Table 1
Chromosomal neo gene correction rates

Several G418-resistant colonies obtained by transducing HSNO39 cells with AAV-SNO648 were expanded and analysed by Southern blots. After digestion with BamHI, genomic DNA from the parental HSNO39 cells yielded three major bands (of 2.7, 5.0 and greater than 20 kb) that hybridized to neo, and a faint 8.0-kb band present at less than one copy per cell that was observed in a subset of cells within the population (Fig. 1b). Three transduced clones (3, 4 and 7) were missing bands present in the parental line, which can be explained by rearrangement of a neo cassette or targeted modification of a BamHI site, as homology between the vector and chromosomal sequences ends at this site. New bands were observed in four of the G418-resistant clones (5, 6, 8 and 11), suggesting that random vector integration had occurred in addition to gene targeting in these cells. As random integration occurred on average in approximately 1% of the total cell population (Table 1), it must have happened at higher frequencies in the subset of cells undergoing gene targeting.

Double digests with BamHI and SalI (Fig. 1c) were used to identify the targeted neo genes. Gene correction should eliminate the SalI site present at the chromosomal nt-39 insertion mutation; any BamHI fragments not digested by SalI must therefore represent corrected chromosomal targets. In six HSNO39/AAV-SNO648 clones, the corrected neo gene could be identified as the 2.7-kb BamHI fragment present in the parental line (clones 1, 2, 5, 6, 8 and 9). Correction of neo genes in the larger BamHI fragments presumably occurred in the other clones, but this could not be determined by Southern analysis. Taken together, these data demonstrate that at least six out of eleven G418-resistant clones isolated contained a corrected neo gene that had not undergone additional rearrangements.

Corrected neo genes were circularized and recovered as bacterial plasmids from seven of eleven HSNO39 clones transduced by AAV-SNO648, including all six cases with corrected neo fragments identified by Southern analysis. A 2.7-kb plasmid was recovered from each of the seven clones which, as determined by restriction digestion, appeared to be a circularized version of the corrected BamHI fragment seen on Southern blots. A second 20-kb plasmid was also recovered from clone 11. We sequenced more than 200 base pairs of the regions surrounding the nt-39 and nt-648 mutations of each recovered plasmid, and in all cases the sequence corresponded exactly to that of the wild-type neo gene. Thus, the gene correction process led to an accurate deletion of the 14-bp insertion present at the chromosomal nt-39 mutation, without additional genetic changes and without insertion of the nt-648 mutation present in the vector.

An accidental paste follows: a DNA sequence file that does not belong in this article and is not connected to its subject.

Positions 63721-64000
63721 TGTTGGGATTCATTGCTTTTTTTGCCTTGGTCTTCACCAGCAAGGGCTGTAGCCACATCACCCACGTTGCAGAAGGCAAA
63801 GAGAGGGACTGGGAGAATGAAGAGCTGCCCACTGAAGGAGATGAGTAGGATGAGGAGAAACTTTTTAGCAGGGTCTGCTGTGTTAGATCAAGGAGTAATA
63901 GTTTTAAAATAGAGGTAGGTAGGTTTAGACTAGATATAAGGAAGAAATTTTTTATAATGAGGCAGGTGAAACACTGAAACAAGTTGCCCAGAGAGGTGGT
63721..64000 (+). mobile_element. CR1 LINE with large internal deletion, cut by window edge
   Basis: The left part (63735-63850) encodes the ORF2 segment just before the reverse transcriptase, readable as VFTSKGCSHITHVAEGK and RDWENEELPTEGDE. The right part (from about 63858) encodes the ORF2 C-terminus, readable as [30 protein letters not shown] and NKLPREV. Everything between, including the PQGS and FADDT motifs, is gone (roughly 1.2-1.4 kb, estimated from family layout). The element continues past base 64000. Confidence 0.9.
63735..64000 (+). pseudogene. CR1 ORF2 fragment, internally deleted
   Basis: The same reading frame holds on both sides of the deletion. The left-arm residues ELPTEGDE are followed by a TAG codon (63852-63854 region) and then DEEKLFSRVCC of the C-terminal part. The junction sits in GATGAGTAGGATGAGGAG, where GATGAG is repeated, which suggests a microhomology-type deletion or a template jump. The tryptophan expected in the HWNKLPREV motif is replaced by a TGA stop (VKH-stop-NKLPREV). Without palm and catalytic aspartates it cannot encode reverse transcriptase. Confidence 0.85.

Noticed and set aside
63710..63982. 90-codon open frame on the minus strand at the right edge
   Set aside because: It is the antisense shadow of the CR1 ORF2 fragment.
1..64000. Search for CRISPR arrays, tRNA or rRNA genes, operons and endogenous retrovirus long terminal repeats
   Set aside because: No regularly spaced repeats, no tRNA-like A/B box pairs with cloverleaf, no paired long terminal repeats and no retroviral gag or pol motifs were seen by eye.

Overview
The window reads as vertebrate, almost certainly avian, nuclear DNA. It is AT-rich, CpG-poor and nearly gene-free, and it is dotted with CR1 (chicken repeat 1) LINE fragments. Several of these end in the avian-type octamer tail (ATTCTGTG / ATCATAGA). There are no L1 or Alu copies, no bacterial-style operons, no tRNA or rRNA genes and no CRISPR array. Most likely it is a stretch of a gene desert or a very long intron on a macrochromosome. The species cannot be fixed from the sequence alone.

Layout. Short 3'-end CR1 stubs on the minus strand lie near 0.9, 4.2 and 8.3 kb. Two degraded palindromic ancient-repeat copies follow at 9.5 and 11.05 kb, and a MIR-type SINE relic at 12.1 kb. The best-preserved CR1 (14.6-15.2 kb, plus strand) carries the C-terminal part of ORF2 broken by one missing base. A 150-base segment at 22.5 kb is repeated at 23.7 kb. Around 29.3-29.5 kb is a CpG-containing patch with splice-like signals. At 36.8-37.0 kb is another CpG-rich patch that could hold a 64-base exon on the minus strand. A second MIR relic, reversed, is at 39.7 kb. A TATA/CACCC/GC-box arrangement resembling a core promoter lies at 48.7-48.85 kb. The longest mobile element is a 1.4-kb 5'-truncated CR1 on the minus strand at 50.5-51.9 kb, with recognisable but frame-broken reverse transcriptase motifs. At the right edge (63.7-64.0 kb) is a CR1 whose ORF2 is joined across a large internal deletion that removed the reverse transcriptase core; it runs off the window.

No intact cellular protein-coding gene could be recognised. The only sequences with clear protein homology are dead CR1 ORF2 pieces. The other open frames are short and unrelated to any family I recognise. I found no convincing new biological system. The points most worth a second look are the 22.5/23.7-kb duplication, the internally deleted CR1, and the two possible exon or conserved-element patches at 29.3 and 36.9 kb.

Modification of the human HPRT gene by AAV vectors

We also studied gene targeting by AAV vectors at the human hypoxanthine phosphoribosyltransferase locus (HPRT). HPRT-deficient cells can be selected for because they grow in the presence of 6-thioguanine (6TG), so mutagenesis at the single-copy X-linked locus can be measured in diploid male cells. AAV vectors containing a region of the human HPRT locus encompassing exons 2 and 3 were used to introduce a specific mutation into the HPRT gene of HT-1080 human fibrosarcoma cells, which have a pseudodiploid male karyotype15. The AAV-HPe2/3 vector contains wild-type genomic sequence, while the AAV-HPe2/3X vector contains a 4-bp insertion in exon 3 that causes a frameshift in the HPRT coding sequence (Fig. 2a). At a multiplicity of infection (MOI) of 50,000 AAV-HPe2/3X vector particles per cell, 0.02–0.05% of HT-1080 cells became 6TG-resistant (Table 2).

Fig. 2
Targeting of the human HPRT locus by AAV vectors, a. Structure of the AAV vectors used and the human locus. The locations of the AAV terminal repeats (TR), exons 2 and 3 of the HPRTgene, Alu repeats O, P, Q and R, and the probe used in Southern analysis ...
Table 2
HPRT gene modification in human cells

Southern analysis of several 6TG-resistant HT-1080 clones isolated after infection with AAV-HPe2/3X confirmed that the vector mutation had been introduced into the chromosomal HPRT locus. HindIII cuts outside of vector sequences and produces a 6.8-kb chromosomal fragment containing exons 2 and 3 in HT-1080 cells. This band was unaltered in all of the clones analysed, demonstrating the absence of major rearrangements in this region (Fig. 2b). Five lines contained additional bands, presumably due to random vector integration. Further digestion with PvuI revealed that ten of thirteen clones contained the 2.2-kb band expected from transfer of the vector mutation to the chromosome (Fig. 2c). In some lanes, the PvuI site was not completely digested, as confirmed by the lack of wild-type sequence identified during DNA sequencing (see below). We found that this site is resistant to restriction enzyme digestion (data not shown); consequently, there may have been targeted modifications in other clones as well. To date we have analysed 24 independent 6TG-resistant HT-1080 clones transduced by AAV-HPe2/3X, 18 of which had the expected PvuI-site insertion in exon 3 as determined by Southern analysis, and 6 out of 24 contained additional vector insertions.